Chef Monica Dimas' latest little spot isn't so little — and it's beautiful, and it's really, really good.

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First of all, it’s officially “Little Neon Taco,” not “Li’l.” Chef/owner Monica Dimas feels just as dumb as the rest of us saying “li’l.” She says that the early appearance of that unfortunate contraction in the name of her new First Hill place — serving tacos made with handmade corn tortillas, fat tortas, superlative guacamole and more — was just a mistake.

But what’s so little about Little Neon Taco? It’s bigger than the original Neon Taco — it’d be hard to be smaller, since the first one’s a walk-up window available for the aid of those inside the Broadway bar Nacho Borracho. It’s also larger than Dimas’ other spot, Tortas Condesa, another walk-up-only on the curve of Olive Way (big with the staggering-around late-night crowd). Or you may know her name — or just love her food — from her Sunset Fried Chicken Sandwiches, which is also on Capitol Hill, also inside someplace else (Rachel’s Ginger Beer), and also, by definition, little.

Dimas says Little Neon Taco was supposed to be little — the original plans were shoebox-shaped. Then the space next door unexpectedly became available during the build-out. It’s lucky it did, because the resulting restaurant is absolutely lovely. But first…

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The namesake sandwich at Ballard’s Mean Sandwich.  (Bethany Jean Clement / The Seattle Times)

The tacos: What’s better than classic tacos from a great taco truck? These tacos, arguably. The handmade corn tortillas achieve both tenderness and sturdiness, and they need the latter to stand up to their fillings. Each one is stuffed plump with a different favorite meat, each rendered especially delicious: Rich, deeply savory carnitas given a slight spicy-heat from green salsa, a sharp contrast from bits of onion and the freshness of cilantro. Chicken mole without any hint of cloying chocolate sauce, instead just-right savory and almost cloud-soft, with pickled onion for a wake-up, cotija and crema for luxury. Picadillo that takes a grade-school-cafeteria ground-beef taco and kicks its ass — spicy from Tapatio, exuding orange grease, meat that really tastes like meat. Pork belly with big, meaty, crispy, fatty slabs of the stuff. There’s also a meaty-great mushroom mix, a rotating breakfast taco and more. They’re $3 or $4 each, and so very worth it.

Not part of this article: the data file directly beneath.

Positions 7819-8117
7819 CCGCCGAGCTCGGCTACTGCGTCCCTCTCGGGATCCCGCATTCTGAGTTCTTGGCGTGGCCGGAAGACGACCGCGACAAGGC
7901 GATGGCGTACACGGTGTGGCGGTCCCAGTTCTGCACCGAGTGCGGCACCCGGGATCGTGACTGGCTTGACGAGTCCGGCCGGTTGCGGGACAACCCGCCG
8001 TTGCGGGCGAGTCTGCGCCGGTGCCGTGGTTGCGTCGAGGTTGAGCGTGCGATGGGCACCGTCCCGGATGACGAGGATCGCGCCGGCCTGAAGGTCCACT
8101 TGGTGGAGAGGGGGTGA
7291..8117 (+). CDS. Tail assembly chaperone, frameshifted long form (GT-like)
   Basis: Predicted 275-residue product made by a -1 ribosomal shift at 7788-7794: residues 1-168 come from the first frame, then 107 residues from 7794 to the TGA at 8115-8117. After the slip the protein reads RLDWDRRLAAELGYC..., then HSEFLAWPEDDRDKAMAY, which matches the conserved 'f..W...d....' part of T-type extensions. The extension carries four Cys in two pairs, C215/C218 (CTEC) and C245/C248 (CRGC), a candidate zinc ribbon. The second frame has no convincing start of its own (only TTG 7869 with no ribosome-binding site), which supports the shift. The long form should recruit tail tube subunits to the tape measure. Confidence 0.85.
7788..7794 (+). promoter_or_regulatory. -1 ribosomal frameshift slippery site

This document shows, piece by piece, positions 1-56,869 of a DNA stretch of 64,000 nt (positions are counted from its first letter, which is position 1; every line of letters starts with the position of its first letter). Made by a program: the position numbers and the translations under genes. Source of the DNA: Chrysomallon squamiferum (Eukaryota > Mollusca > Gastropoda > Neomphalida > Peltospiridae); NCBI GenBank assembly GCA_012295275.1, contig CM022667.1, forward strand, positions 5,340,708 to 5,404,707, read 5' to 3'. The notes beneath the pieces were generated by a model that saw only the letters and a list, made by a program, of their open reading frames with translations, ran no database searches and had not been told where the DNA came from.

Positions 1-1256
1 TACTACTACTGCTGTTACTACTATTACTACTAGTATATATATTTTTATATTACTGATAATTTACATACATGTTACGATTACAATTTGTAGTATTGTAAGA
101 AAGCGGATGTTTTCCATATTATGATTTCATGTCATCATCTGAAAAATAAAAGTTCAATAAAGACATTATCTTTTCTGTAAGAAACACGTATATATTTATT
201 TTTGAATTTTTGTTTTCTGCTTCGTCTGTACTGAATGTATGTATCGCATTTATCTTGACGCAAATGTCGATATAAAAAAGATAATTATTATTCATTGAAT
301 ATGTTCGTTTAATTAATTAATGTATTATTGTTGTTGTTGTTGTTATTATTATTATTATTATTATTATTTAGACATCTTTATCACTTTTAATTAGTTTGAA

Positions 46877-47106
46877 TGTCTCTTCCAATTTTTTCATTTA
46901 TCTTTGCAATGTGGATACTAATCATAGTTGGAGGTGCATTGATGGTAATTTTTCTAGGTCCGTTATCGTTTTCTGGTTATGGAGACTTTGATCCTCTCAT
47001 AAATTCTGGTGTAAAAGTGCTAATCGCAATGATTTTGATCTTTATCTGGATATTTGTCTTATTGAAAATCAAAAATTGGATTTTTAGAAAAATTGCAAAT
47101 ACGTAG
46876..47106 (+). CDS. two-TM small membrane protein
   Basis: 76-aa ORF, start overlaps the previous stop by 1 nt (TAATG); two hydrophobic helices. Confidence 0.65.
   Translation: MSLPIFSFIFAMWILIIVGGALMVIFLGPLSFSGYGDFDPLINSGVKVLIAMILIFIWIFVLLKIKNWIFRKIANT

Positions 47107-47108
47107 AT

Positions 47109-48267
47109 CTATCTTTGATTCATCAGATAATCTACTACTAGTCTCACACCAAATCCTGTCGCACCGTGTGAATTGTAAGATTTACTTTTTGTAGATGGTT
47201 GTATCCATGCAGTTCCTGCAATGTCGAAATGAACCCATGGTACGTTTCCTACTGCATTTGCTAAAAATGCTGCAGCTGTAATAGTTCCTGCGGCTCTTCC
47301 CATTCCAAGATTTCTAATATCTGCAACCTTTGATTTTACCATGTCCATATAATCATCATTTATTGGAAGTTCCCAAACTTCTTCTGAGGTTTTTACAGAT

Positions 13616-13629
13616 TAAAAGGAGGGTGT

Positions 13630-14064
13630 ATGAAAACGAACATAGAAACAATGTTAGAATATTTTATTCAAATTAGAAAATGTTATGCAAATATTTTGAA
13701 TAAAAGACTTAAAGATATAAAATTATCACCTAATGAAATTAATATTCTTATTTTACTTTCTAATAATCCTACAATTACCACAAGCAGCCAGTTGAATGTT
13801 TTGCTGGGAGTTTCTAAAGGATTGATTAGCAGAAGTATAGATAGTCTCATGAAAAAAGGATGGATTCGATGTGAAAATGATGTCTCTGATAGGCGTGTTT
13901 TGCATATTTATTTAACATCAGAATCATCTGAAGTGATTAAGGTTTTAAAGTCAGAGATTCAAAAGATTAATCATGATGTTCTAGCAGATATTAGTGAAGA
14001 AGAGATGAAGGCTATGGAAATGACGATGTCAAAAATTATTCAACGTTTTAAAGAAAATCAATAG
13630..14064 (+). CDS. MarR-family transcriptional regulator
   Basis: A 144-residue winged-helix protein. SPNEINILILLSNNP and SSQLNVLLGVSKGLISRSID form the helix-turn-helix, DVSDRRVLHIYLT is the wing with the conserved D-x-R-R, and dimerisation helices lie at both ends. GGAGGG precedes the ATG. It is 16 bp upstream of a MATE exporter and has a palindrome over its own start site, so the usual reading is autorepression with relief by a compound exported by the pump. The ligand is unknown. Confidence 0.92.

The tortas: These are sandwiches made with Dimas’ picadillo, chorizo or veggie magic… enough said ($11).

The guacamole: You’ll find pieces of whole avocado that are startlingly large, such that you kind of can’t believe it (then you quickly grab another chip to leverage it out before your friend notices). Dimas makes her guacamole limey-bright. Her recipe is simple, and it is just outstanding ($7, with chips).

The dinner menu: During the day, it’s order at the counter, but evenings bring table service and plates loaded with Painted Hills beef brisket, grilled potatoes, spring onions, tortillas and salsa ($16), or perfectly grilled, smoky-spicy shrimp a la diabla with cumin-seeded rice and big, crispy-light-layered tostadas ($15). And yes, you can still get tacos.

The loveliness: This surprise of a space feels simple and airy and light — the walls are all whitewashed and the ceilings are sky-high. Look more, and you’ll notice all kinds of details, like little cacti on narrow shelves running along the walls, or the bar stools like baskets, or the way the hanging moons of light fixtures have big, geometric moldings marking their connection high above. The mismatched wooden chairs wear hot-pink anklets of paint. It’s all beautiful and thoughtful and understated — the exception to the last being a glorious faux-flora explosion above the doors.

The tranquility here midafternoon is the opposite of a loud Nacho Borracho booth, and really the opposite of scarfing down Tortas Condesa on the sidewalk at midnight. Don’t get me wrong — both of those scenarios are marvelous, in their own way. But I could sit here and eat tacos all day.


Little Neon Taco

Mexican; 1011 Boren Ave. (First Hill), Seattle;